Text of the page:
Review : Marvel’s Spider-Man 2 : Be Greater-er

Insomniac Games is back with the latest in its acclaimed Spider-Man series and this time it’s a proper sequel to the game that swung the beloved studio to the top of everyone’s AAA blockbuster tier list. However, with big sequels comes big responsibilities, especially when the original stuck the landing so well. If Insomniac simply delivered more of the same it would surely get spider-fans a-tingling. But more of the same would ultimately be considered a step back for many of us who want our sequels to be greater.

Thankfully the folks over in Irvine are well versed in the art of the sequel and instead decided to double down with Marvel’s Spider-Man 2 in more ways than one. Doubling the map size, doubling the Spider-Men, and doubling the heart. Marvel’s Spider-Man 2 is a triumph for super hero games, as well as challenging all mediums for the best Implementation of the world’s most popular hero we have ever seen.

Be Greater-er

In what may be surprising to some the game picks up right after the events of the City That Never Sleeps DLC from the first game and spin off title Spider-Man: Miles Morales. It’s not marketed heavily but Insomniac is very much developing its own pocket spider-verse here. Miles is settled in as the “other” Spider-Man, and he and Peter are trying to cope with past events, while also attempting to normalize their lives outside of being friendly neighborhood Spider-Men. The decision to build the stories in all of these games as an interconnected universe allows the weight of previous titles to act as a strong narrative foundation to what transpires here. I won’t be getting into any story specifics in this review, but it is worth talking about its fantastic structure.

You see, the game has you play as both Spider-Men interchangeably, and impressively I might add, but It also has you learn who these men are, as people, just as impressively. This is evidenced immediately as the game opens with both characters out of suit as themselves. A move that is in direct contrast to the original game which had you web swinging faster than a Joe’s Pizza delivery.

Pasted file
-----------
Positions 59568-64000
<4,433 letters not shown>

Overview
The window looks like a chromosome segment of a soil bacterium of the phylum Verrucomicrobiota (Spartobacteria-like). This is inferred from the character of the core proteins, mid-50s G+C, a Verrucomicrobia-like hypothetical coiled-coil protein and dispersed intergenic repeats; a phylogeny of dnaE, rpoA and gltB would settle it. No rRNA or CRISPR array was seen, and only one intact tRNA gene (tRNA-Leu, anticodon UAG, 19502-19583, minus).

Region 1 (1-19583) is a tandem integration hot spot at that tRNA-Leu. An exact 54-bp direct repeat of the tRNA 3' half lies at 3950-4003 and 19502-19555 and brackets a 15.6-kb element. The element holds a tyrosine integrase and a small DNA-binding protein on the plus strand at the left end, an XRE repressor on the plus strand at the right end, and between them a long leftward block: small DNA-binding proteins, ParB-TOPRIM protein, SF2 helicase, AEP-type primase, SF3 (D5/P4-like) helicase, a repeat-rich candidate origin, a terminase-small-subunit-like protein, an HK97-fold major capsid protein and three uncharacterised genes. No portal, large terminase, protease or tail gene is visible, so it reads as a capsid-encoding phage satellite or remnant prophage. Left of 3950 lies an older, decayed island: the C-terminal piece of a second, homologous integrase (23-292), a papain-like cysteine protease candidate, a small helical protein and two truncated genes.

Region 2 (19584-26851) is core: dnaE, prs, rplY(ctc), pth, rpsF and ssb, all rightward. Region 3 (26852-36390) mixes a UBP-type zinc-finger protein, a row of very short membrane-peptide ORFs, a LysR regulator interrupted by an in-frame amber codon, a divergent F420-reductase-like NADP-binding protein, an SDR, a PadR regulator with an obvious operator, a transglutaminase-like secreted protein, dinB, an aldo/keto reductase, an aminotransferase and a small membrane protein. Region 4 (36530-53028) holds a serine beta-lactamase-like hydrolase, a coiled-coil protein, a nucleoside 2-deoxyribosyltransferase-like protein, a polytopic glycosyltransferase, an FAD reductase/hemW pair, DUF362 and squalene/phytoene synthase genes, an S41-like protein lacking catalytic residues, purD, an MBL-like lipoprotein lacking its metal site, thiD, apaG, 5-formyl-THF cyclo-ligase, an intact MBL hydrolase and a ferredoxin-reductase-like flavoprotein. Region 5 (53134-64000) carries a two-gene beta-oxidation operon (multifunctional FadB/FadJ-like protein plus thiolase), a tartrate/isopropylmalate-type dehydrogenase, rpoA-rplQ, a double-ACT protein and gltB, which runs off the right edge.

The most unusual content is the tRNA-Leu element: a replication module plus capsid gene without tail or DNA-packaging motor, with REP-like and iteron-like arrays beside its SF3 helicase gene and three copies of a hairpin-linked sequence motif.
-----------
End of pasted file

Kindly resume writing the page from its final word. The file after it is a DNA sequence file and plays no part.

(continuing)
The original game also followed the modern superhero trend of skipping over the heroes origin story. The set of defining events that act as the basis of any heroes identity. In general this is skipped over in modern superhero stories, because we all know what happens to uncle Ben. What’s impressive about Spider-Man, and to a greater extent Spider-Man 2, is that because of Insomniac’s uniform distribution of characterization between Peter, Miles, as well as their alter egos, we end up with deeper characters overall.

These out-of-suit character moments never overstay their welcome, though, as there is always someone to save or a villain to thwart. In fact not long after the opening sequence you are thrust right into one of the coolest set-piece spectacles of this entire generation. The leap to next-gen is put on full display here as you effortlessly swap from Peter to Miles, through both small and grand scale fight sequences. In fact this entire opening sequence, from the charming human moments shared between our leads, to the heroic feats they accomplish together and the bombastic and captivating spectacle of it all, really is a microcosm of what you can expect throughout this entire 20-hour adventure.

It’s a Friendly Neighborhood, Man

The city that never sleeps returns from the previous game, with even more of the famous (infamous) Boroughs of New York this time around. The first game’s traversal was excellent. In fact, the final trophy I unlocked before achieving the previous games platinum was for using the games fast travel system once. I had so much fun traversing through New York City that I had no idea there even was a fast travel system because I never felt the need to check which is quite surprising for an open-world game with hundreds of way-points to travel to-and-from. Surely expanding the map size by nearly two times would finally make me lean on fast travel right? I mean there is literally an ocean separating one half of the map from the other.

The answer is yes, I did fast travel in Spider-Man 2. Once. I had heard that it was impressively fast, thanks to the speed of the PS5’s custom SSD, and so I wanted to see for myself. I can confirm the speed at which you can fast travel across the entire map is exceptionally fast but equally unnecessary as Insomniac has somehow leveled up traversal here. I’m sure Insomniac themselves were confident that this feature would be seldom used as you have to complete a fair amount of the activities within each district in order to fast travel to them.

To make up for the larger amount of ground to cover the game quickly introduces a wing suit that lets you fly as long as you have the momentum to carry yourself: Momentum that can be quickly obtained by web swinging or by making use of the several strategically placed wind tunnels throughout the city. The mechanics come together beautifully and continue to expand as you progress through the game and level up your suit’s abilities.

It’s not mechanics alone that keep you from pressing that fast travel button though, as, like in the original the game, you are continuously bombarded with interesting character interactions via voice-over from the games excellent cast, including the return of JJJ’s hilarious podcast ramblings. On top of that you have lots of dynamic events, landmarks, side quests, and collectibles that show up as you swing from story beat to story beat. All of these have been drastically leveled up from the first game both in terms of the game-play variance they provide but also in terms of how you are rewarded as a player for partaking in them.